Given the strong form of Lukasz Fabianski over the past month, Wojciech Szczesny’s impressive performance against Newcastle United and Arsene Wenger’s unconvincing comments on Thursday afternoon about the state of his elbow injury an important question now needs to be asked: is Manuel Almunia’s career at Arsenal over?
In the manager’s usual weekly press conference — in which he also stated that Kieran Gibbs will be out injured for two to three weeks and finally explained Abou Diaby’s Manchester City absence, an ankle injury that will also keep him out from this weekend’s game against West Ham — he looked confused when announced the state of Almunia’s injury.
“I don’t know less… err… maybe one to two weeks?”
Wenger is usually a master at covering up for his players — remember a similar situation for Jens Lehmann in his retirement season? — but I think it’s fairly obvious what he’s up to here. I’d put all the money in the world on the fact that Almunia, who was certainly injured initially, is back to full fitness and the manager is using this opportunity to give his other goalkeepers a chance.
Does this mean we’ve seen the last of Almunia? The answer remains a mystery but unfortunate best-case scenario for the club, if not the player, is that we have. Not because he is a hopeless case, not because I or anybody else doesn’t want him to do well but because if he never makes it back into the team, it will mean that one or both of Fabianski or Szczesny will have taken his chance.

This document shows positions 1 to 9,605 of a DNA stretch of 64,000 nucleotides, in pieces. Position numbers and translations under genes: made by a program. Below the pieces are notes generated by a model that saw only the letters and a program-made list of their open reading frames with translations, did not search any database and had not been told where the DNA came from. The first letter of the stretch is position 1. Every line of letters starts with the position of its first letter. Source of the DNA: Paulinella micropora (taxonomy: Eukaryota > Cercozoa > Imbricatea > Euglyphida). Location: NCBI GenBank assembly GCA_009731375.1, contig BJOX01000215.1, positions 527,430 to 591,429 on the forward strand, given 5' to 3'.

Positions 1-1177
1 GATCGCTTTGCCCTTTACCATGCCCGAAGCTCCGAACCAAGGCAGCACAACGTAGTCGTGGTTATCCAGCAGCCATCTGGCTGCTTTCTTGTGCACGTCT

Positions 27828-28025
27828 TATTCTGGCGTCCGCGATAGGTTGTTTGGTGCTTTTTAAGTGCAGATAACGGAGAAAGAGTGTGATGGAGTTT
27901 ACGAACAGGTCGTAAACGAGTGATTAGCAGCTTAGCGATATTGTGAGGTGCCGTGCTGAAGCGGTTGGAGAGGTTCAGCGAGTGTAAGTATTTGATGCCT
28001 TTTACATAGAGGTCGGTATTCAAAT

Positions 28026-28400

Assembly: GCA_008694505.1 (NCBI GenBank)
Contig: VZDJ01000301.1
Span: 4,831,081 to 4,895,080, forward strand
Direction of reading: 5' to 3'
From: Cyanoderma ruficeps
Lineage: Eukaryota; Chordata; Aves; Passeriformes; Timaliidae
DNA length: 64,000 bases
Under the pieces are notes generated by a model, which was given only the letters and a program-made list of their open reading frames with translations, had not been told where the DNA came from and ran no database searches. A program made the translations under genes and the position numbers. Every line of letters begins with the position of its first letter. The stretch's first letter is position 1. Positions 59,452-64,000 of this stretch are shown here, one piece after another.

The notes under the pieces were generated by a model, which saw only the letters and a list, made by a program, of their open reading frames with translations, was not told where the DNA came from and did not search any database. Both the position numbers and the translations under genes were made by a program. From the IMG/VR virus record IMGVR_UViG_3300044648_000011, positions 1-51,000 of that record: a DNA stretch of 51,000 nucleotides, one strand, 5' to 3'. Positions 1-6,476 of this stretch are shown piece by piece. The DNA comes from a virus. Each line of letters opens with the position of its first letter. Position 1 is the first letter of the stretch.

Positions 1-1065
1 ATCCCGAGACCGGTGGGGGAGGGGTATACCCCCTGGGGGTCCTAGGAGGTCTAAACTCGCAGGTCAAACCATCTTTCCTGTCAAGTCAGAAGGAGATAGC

With Vito Mannone loaned out to Hull City and Almunia sitting on the sidelines, you can see what the manager is trying to achieve. He wants Fabianski to prove him right and make himself No 1 and he wants to give Szczesny a chance in the Carling Cup to show what he can do at a higher level. At this moment in time both are taking their opportunities beautifully and if it continues, then it will see Arsenal’s goalkeeper “problem” solved with the final piece of the puzzle being Almunia’s exit from the club midway through or at the end of the season.
It as interesting situation, one that I believe Wenger has handled particularly well, helped by Fabianski, Szczesny and Almunia’s professionalism since the Mark Schwarzer affair.
The outcome at this stage is uncertain but if things continue the way they are then, like Lehmann in 2008, I think we have seen the last of Almunia. And love him or hate him as a player, as a man who has always given his best for the club it will be sad to see him go.
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